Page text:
I met Tolits, a trans man, through UP Babaylan, a college organization that is home to LGBT youth in the university. He shows himself with solid reassuredness, and that is how he owns his identity. Ian, who identifies as gender non-binary, shared with me that it can get tiring fast to try to fit in a society that might never accept you so what matters is how you see yourself and expressing that. Amber, identifies as a trans woman and she chooses to be visible in fighting for transgender rights, LGBT rights, and human rights alike. For her, they are not at all different.
There is no one way to be a trans man, in the same way there is no way to be a man." Nic said. Masculinity, now more than ever, is constantly being challenged and as a result, more versions of masculinity are becoming more visible to us. Nic and I have been friends since high school in 2010, but only recently reconnected in 2016 when he came out to me as a transgender man; that was when this work began. This 2019, he has been on testosterone for three years, and I was there to witness his first shot of "T."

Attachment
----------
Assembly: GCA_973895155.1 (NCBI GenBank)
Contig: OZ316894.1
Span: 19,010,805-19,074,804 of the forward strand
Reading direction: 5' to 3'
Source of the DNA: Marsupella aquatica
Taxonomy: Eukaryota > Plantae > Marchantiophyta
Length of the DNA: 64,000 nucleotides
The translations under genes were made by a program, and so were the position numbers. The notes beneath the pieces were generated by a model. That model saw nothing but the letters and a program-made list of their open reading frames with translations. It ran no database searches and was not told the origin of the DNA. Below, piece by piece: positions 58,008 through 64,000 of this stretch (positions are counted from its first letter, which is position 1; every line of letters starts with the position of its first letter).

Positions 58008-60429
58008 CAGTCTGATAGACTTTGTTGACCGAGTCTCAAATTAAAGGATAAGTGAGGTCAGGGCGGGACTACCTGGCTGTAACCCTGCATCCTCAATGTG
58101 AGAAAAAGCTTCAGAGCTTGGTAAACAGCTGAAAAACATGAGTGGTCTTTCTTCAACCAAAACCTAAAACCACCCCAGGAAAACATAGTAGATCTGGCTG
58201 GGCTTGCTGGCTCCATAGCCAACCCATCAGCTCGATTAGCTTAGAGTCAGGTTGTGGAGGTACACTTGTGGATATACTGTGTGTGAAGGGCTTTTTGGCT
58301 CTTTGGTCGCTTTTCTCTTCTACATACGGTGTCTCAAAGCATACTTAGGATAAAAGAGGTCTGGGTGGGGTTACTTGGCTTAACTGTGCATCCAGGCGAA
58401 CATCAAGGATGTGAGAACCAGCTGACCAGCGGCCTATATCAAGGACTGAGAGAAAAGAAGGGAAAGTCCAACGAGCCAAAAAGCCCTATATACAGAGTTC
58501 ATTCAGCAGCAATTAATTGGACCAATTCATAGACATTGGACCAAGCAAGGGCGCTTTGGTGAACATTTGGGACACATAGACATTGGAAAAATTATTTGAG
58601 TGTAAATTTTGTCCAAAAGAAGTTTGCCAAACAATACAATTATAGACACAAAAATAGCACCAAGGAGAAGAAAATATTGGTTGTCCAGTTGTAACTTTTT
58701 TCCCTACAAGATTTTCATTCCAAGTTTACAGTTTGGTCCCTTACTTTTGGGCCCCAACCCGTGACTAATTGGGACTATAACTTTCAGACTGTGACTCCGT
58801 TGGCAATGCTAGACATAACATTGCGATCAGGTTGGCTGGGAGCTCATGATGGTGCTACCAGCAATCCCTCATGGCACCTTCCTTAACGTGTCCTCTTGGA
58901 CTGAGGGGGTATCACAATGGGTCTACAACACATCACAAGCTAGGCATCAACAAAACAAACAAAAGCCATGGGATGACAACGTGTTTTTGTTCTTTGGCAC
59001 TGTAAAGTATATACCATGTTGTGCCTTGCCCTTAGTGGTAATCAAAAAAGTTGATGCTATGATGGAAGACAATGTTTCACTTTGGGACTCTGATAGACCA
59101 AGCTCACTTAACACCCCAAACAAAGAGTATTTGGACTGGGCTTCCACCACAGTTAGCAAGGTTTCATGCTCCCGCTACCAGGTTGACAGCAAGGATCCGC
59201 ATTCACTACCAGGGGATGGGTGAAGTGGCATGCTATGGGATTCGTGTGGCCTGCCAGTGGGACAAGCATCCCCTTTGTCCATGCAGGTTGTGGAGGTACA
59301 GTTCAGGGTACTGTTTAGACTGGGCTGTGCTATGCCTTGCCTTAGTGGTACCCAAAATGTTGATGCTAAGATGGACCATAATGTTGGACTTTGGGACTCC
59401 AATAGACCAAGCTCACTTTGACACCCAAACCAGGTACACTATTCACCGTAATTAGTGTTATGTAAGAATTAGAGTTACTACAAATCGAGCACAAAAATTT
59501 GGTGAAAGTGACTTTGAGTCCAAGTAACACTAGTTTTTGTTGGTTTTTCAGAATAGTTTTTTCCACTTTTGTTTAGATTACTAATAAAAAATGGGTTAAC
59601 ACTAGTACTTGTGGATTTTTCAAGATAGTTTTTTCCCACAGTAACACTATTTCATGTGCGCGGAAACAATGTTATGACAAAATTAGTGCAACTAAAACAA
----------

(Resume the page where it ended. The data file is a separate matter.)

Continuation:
Being a witness to some of his first transitioning milestones has allowed me the space and time to think about someone else, whose life and world are so different from my experience as a cis-gender woman. We are different but it shows us there are multiple ways of expressing who we are as people. I hope for this work to continue to open up more conversations about transgender visibility and how we are all connected through our desire to be seen for who we truly are.